The contradiction

I’ve written about goals before and also about weekly planning and thinking small.

At a first glance, there is some contradiction in these posts. You can think big (goals) or small (micro-tasks).

And creating a weekly planning can reduce stress, but having too many goals and tasks can increase stress.

Yet all these techniques can work nicely together.

When we need goals

The simple answer is that we only need to set goals when we need them. But that answer is probably not clear enough.

The purpose of setting new goals is to break the status quo and move yourself in the right direction.

If you want to lose weight, you set a weight loss goal. If you want to improve your fitness, you set a fitness goal.

My trick for running more was to enter myself for a race (10km, or half marathon) at a certain time in the future and start training for this race. My goal was not to run more, I really wanted to finish that race and run a distance I had never ran before.

Yet, there are so many people who have a new year’s resolution at the start of the year and never reach it.

That is because having a goal is only one half of the circle.

When we need habits

Habits are your daily routine. Once you have formed a habit, it becomes much easier to do so.

Do something everyday for a number of weeks and you have created a new habit.

Goals need habits.

If you want to able to reach your running goal, you need to create a training habit. If you want to reach your weight loss goal, you need to change your eating habit.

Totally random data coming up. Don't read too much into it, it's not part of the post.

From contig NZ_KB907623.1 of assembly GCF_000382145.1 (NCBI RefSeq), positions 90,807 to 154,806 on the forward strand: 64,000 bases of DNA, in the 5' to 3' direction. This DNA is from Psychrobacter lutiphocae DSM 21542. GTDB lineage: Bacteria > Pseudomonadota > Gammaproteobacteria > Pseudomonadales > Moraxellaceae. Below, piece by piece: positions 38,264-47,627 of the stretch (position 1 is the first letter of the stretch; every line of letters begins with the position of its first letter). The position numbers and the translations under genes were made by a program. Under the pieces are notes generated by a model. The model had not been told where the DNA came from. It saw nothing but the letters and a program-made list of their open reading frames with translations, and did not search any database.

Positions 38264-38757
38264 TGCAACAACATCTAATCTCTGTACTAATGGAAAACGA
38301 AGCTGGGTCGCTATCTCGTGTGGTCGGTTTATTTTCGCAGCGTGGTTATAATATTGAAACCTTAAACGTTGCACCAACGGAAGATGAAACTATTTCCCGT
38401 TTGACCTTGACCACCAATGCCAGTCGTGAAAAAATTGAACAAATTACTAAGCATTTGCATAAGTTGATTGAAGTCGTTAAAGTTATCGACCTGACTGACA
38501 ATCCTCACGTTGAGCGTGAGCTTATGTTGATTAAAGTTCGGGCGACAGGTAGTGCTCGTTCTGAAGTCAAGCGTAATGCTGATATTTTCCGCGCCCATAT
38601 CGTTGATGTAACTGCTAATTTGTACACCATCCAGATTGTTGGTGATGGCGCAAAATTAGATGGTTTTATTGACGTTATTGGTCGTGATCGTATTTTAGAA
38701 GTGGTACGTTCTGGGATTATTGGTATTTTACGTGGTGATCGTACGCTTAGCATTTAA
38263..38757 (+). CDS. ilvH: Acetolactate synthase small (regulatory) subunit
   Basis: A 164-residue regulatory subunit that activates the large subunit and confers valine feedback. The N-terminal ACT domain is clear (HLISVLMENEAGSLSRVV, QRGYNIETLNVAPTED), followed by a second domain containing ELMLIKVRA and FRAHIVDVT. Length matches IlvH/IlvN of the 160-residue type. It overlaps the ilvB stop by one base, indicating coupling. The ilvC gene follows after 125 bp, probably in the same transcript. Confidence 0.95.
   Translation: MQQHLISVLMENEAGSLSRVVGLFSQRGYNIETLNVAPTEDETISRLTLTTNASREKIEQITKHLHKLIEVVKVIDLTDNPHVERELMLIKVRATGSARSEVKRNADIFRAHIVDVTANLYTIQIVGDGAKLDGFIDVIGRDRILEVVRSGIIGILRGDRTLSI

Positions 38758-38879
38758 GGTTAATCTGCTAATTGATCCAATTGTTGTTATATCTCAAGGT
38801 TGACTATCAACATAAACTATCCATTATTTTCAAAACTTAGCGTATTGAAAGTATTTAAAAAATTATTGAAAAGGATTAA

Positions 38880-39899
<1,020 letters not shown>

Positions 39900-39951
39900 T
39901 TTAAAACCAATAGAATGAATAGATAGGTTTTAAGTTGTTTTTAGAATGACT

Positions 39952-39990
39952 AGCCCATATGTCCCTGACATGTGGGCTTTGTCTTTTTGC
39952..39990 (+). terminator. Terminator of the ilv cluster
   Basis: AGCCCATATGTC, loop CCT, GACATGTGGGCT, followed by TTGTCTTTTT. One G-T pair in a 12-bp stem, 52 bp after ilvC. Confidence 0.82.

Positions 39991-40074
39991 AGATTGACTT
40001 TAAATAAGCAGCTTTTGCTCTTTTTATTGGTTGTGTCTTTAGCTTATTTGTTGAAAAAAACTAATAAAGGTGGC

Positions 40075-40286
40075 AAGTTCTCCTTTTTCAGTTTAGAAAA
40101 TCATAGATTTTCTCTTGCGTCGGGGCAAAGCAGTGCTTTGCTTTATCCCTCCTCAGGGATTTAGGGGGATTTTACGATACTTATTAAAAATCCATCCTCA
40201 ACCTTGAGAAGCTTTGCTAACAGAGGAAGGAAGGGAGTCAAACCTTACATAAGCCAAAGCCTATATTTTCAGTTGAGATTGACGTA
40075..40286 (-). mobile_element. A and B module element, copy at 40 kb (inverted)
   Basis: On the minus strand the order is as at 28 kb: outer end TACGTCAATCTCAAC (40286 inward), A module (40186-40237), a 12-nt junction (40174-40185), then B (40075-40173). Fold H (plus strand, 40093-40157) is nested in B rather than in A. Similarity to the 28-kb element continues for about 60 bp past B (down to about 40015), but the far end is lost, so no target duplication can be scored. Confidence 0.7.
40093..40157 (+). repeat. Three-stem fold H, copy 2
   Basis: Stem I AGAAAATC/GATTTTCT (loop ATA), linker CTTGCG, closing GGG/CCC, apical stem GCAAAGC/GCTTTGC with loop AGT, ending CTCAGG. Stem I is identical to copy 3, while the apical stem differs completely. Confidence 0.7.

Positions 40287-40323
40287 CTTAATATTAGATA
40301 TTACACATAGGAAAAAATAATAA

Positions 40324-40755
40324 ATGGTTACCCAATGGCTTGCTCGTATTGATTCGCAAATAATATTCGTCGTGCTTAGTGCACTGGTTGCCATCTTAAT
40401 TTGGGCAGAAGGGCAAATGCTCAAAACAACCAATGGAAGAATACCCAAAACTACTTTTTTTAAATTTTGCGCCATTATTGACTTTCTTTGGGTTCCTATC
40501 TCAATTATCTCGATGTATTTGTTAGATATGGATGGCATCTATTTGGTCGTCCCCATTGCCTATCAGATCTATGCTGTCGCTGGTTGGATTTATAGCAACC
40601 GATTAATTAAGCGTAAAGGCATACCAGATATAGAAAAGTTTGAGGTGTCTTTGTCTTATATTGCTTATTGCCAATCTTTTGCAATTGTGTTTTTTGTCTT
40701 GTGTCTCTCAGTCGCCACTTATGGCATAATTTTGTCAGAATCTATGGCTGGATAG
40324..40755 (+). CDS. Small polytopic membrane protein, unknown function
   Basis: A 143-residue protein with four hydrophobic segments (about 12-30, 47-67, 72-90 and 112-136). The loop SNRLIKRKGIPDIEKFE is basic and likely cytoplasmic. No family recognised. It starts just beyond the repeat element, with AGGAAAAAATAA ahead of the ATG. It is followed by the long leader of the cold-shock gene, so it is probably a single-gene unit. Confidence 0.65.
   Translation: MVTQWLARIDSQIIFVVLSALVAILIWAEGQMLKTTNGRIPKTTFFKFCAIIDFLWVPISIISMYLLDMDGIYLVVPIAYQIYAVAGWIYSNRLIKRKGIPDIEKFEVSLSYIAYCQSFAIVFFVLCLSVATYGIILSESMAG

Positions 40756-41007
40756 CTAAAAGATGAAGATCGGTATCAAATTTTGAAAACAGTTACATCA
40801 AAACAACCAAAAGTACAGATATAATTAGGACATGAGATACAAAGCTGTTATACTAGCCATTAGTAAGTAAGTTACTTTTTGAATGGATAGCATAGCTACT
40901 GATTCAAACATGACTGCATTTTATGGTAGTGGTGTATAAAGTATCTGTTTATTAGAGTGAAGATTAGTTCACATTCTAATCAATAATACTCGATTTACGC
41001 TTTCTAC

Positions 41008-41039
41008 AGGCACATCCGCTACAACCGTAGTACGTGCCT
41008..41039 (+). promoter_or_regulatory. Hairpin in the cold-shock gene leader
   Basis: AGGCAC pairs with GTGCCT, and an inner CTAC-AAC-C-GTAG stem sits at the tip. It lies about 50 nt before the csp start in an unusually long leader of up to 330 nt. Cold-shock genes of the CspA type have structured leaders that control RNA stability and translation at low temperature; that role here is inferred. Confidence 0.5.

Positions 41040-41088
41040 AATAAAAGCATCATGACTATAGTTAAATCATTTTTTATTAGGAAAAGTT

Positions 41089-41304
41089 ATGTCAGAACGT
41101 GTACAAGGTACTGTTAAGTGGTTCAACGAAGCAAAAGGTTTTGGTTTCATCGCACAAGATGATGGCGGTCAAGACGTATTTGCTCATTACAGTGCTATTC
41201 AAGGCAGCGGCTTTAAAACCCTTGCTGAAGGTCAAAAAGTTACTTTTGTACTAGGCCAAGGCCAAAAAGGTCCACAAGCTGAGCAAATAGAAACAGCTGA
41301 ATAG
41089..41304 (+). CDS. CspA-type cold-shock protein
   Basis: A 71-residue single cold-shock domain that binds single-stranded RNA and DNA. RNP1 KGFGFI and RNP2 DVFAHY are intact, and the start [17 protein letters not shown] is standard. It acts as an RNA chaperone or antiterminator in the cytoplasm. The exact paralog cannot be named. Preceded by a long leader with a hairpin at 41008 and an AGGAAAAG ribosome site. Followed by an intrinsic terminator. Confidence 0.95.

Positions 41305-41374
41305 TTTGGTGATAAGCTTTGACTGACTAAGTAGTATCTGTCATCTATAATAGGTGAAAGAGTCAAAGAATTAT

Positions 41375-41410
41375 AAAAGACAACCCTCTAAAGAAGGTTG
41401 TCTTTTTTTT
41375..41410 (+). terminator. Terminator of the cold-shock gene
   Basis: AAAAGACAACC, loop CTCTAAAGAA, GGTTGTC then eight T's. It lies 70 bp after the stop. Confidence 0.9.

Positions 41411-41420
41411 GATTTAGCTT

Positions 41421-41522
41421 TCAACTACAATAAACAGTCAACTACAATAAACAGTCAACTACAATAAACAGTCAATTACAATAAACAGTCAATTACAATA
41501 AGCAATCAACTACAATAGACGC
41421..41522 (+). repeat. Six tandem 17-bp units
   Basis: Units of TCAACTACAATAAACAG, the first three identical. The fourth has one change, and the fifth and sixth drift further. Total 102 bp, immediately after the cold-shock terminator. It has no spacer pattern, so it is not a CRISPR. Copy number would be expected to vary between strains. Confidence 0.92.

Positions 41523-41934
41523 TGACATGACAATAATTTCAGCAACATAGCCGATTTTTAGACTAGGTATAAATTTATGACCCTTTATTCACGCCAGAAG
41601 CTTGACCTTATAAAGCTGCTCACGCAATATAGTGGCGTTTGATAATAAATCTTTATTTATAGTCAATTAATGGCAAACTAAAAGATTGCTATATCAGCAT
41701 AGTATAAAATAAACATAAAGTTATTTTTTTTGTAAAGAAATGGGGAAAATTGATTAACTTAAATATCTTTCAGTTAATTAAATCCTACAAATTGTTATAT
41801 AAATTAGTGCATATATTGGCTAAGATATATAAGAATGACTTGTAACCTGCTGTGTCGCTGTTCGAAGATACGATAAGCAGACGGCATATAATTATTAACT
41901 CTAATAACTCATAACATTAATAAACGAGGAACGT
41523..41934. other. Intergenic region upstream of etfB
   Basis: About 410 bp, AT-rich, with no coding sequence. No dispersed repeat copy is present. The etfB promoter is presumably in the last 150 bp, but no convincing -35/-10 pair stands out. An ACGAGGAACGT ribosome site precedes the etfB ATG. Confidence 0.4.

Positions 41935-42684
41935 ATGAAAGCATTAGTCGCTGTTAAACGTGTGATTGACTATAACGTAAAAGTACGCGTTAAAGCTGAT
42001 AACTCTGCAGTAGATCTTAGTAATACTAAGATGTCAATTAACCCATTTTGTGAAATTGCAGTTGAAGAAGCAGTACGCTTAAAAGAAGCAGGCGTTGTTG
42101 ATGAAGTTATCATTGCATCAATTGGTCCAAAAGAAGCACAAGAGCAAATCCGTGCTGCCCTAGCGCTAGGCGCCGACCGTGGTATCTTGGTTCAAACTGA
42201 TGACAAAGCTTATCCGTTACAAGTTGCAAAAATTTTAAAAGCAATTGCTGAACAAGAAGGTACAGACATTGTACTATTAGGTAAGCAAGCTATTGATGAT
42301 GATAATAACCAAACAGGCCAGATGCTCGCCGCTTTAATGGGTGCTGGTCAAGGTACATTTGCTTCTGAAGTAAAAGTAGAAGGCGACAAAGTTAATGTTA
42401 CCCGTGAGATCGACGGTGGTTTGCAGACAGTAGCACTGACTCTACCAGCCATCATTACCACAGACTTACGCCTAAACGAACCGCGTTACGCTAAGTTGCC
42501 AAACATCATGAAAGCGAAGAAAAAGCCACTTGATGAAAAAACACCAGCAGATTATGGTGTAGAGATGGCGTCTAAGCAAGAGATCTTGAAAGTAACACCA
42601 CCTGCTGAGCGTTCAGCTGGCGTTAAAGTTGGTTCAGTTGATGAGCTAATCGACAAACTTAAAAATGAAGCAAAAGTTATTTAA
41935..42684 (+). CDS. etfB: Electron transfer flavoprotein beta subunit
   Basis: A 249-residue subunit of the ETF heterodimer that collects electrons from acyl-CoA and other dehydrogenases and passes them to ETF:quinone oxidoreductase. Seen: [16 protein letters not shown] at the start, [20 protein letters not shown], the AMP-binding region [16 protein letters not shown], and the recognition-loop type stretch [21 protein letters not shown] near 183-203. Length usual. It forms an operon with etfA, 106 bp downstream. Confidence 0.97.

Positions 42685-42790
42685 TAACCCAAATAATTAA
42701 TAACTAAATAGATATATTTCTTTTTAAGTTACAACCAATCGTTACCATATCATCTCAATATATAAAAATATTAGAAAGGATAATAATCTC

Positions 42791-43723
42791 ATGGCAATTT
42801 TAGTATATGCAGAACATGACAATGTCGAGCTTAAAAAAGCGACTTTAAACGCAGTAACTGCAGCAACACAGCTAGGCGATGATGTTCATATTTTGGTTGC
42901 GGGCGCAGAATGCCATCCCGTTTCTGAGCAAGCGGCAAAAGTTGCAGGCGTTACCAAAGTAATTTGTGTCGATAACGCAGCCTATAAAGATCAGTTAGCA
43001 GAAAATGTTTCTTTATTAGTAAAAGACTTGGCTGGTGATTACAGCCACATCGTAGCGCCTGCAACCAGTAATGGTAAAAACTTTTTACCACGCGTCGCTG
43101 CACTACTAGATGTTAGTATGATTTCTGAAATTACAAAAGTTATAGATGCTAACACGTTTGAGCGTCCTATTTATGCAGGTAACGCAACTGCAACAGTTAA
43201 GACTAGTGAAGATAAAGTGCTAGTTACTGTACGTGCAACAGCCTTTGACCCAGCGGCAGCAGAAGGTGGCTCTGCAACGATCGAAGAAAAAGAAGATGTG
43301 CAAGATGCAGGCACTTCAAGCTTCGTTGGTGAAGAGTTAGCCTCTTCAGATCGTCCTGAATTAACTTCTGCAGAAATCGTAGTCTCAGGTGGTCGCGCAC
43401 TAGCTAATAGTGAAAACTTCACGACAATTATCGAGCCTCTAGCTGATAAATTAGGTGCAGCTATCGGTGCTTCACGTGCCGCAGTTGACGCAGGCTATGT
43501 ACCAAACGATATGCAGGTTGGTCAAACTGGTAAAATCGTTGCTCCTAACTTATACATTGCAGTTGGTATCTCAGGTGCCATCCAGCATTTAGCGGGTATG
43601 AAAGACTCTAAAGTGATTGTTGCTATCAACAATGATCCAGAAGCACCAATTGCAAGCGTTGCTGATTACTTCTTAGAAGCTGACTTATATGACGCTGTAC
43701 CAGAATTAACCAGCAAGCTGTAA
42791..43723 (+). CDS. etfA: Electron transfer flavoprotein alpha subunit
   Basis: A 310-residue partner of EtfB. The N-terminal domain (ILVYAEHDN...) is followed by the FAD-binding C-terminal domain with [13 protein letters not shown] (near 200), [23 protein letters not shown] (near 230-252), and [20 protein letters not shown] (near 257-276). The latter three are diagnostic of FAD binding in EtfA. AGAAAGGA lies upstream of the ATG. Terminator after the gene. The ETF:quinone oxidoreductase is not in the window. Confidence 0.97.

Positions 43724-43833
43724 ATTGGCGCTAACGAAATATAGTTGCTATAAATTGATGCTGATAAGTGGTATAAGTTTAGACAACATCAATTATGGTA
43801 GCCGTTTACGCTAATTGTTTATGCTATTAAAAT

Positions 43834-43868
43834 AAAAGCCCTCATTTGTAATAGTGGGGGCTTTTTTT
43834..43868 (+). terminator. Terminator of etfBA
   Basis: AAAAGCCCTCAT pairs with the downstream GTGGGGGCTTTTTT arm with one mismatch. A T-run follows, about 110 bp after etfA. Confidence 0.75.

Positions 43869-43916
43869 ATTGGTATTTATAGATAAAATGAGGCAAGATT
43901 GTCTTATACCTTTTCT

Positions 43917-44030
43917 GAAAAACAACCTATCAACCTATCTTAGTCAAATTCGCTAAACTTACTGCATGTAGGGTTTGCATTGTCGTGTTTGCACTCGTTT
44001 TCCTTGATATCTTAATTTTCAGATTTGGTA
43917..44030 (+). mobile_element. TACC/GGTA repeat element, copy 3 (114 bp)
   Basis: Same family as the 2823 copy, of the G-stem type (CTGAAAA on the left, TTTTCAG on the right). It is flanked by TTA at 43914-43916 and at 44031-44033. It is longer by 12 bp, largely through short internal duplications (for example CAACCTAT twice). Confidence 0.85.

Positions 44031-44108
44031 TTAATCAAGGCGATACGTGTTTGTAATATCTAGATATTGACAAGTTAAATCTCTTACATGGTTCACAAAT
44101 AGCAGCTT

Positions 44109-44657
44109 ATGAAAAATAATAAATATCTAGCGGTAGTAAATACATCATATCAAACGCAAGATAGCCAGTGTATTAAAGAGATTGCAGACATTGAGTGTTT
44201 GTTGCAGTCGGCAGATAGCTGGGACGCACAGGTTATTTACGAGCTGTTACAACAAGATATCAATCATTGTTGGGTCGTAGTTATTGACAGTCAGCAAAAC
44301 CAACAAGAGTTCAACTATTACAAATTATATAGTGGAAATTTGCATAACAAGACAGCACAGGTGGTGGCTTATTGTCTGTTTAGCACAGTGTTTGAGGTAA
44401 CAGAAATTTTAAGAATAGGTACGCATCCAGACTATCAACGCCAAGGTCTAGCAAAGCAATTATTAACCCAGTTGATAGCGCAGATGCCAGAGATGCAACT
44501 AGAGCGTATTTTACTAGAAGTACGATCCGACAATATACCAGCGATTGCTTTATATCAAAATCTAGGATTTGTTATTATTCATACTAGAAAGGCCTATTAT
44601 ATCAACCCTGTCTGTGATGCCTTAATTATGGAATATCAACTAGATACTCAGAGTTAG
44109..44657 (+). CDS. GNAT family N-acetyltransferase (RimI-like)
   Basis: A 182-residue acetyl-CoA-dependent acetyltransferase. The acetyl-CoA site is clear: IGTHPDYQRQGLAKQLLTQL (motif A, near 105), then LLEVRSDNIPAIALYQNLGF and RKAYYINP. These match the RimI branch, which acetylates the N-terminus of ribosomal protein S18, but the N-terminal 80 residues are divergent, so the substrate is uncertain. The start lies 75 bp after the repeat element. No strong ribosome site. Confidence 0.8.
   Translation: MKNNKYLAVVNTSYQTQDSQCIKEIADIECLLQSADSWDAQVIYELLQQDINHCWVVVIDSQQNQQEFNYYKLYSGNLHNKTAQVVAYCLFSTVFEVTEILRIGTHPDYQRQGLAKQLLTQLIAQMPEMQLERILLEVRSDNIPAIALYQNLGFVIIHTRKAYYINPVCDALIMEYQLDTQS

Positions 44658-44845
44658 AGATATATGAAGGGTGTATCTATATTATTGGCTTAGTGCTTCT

This is the reason I go from a long-term goal, to a weekly planning with daily tasks. The tasks need to become a habit to reach your goal.

And for you to be able to find time to do these daily tasks, they need to be small enough.

The danger of goals

The danger of goals is that you set too many of them at the same time.

Have you ever tried to follow a calorie restrictive diet and at the same time increased your training effort?

I did. Imagine coming home after a 2 hour run and not having any food in the house because you wanted to restrict your calorie intake. The end result is that you rush to the nearest shop and buy the most calorie loaded food you can find.

When forming new habits, you need to make sure that one new habit is formed before you can try forming another. Just take it one step at a time, one habit at a time.

If you have too many goals, you just get too overwhelmed and stressed out and give up in the end.

Conclusion

Don’t get confused by goals and habits.

Some people write that habits are better than goals or that goals increase stress. But this is only the case when you jump in without really having a structured process for moving forward.

Form habits for each step towards your goal and take it one step at a time.

Rome wasn’t built in a day.